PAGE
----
John Patterson had this to say about them in 2014, note that I’m already 4 years late to the party: I’m half encouraged that studios are finally catering to older audiences, while proving that older actors can still draw in the kids. But it’s not that brave, really: the baby boomers, the largest generational bulge of the last century, are of Geritol and Depends vintage now. They need to be entertained, they still go to the movies, and besides, they’re the only people left with any money.
For some, age is now a badge of honor. Certainly, after having finished my fifth workshop today out of a series of eight and, once again, listened to people rave about my energy despite being “67” — it is not impolite to ask someone what their age is in Nepal apparently — I am starting to feel pretty proud of my “old” self to have made it this far. Of course, they have no idea how much energy I used to have.
In East Africa the first questions a woman is usually asked are “are you married?” and “do you have any children?” In Nepal, after you have been asked where you are from, it is not uncommon to be ask ask how old are you. Of course, people also want to know if I am “alone” but where I am from and how old I am seems to be more important. I have only had to tell a few people that I am not married. Not having children appears to be more of a problem than not being married. But neither is as remarkable as my age. Today, in the workshop, a new dimension emerged when one participant explained what she had learned from watching me during the workshop. (Of course, I had in mind that they would tell me what they learned about teaching when I asked the question but the fact is that people learn all sorts of things from watching other people, and I cannot control, nor do I want to, what people find remarkable in their learning experiences.) She was, of course, not a day over 30.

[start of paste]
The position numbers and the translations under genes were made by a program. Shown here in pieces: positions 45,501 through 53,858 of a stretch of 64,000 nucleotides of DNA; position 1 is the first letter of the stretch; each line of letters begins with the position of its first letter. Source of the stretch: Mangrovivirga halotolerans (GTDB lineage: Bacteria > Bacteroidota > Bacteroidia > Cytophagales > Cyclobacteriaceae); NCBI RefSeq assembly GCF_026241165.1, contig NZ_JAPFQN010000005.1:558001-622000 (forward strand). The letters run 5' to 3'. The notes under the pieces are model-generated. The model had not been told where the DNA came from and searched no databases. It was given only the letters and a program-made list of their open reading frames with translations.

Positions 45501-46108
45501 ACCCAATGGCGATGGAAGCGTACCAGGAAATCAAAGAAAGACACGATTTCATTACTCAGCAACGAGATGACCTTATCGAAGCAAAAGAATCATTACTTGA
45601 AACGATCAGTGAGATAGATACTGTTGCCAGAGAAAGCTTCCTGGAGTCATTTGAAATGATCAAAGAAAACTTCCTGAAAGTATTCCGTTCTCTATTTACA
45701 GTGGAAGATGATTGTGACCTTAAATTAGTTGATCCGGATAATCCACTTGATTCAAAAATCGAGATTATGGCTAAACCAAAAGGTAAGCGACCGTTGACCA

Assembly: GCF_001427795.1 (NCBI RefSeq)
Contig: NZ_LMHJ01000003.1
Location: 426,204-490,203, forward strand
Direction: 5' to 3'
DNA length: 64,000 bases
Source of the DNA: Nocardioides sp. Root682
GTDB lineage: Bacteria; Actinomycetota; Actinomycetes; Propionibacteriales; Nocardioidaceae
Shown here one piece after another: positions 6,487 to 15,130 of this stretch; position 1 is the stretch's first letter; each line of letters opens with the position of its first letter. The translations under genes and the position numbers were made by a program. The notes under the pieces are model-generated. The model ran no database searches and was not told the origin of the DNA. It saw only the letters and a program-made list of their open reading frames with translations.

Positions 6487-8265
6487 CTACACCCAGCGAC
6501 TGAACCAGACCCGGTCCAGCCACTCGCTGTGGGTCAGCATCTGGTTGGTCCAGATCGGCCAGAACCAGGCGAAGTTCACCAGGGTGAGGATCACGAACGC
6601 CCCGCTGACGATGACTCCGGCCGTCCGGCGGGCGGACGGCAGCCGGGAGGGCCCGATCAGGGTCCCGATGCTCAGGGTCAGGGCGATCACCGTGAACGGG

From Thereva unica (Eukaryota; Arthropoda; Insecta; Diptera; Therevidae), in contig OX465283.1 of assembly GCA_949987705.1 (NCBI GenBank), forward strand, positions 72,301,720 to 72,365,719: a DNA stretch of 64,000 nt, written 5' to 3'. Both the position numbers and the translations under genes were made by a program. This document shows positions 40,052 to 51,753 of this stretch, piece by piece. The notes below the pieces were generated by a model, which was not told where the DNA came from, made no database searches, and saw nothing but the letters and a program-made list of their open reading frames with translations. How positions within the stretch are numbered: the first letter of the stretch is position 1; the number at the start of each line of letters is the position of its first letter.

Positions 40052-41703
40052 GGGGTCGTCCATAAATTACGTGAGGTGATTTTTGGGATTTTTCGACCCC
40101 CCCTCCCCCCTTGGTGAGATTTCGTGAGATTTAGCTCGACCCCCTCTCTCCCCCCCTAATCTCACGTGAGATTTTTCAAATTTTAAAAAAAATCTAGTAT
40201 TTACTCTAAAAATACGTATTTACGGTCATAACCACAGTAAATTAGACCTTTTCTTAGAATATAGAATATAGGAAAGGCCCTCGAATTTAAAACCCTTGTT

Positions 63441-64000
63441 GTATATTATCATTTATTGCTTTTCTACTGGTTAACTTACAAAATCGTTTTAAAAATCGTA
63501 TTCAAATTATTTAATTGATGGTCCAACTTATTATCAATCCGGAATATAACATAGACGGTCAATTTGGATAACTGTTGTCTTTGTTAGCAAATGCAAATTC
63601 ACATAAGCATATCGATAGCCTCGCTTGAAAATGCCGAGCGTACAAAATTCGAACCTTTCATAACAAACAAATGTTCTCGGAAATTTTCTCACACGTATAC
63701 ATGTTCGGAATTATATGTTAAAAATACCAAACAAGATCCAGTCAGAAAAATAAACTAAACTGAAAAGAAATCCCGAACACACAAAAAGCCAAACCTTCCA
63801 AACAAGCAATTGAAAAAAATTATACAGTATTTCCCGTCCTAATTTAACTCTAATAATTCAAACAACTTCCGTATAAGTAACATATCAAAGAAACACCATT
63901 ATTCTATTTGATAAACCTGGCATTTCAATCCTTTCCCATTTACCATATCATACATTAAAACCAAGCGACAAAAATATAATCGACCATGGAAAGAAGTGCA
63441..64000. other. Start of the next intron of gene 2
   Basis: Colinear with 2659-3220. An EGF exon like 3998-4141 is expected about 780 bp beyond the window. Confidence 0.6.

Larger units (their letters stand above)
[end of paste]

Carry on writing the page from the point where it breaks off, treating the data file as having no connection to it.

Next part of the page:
Here in Nepal we women put on make-up to look beautiful. But I saw today that you have no make -up and your face is still beautiful.
These days, all the flattery is going to my head, and I feel like an action hero of sorts here in Nepal — a champion for aging naturally and with “great energy.”
Perhaps, it is because of this, my new celebrity status as the unadorned prune-like version of my former self that I so very much enjoyed seeing so many old-timers, their aging faces intact, churning up the screen as if being over sixty was a prerequisite for being a good action hero tonight. Certainly it took my mind off my plugged nose and my worries about what shape I would be in, or not, to deliver my next workshop tomorrow, or the two after that. I haven’t had a good snarly head cold for quite a while; it does make me “feel my age”. No, tonight was the time to curl up with a good movie and forget my worldly woes and geriactive cinema was just the ticket. So glad that Hollywood is making something just for me!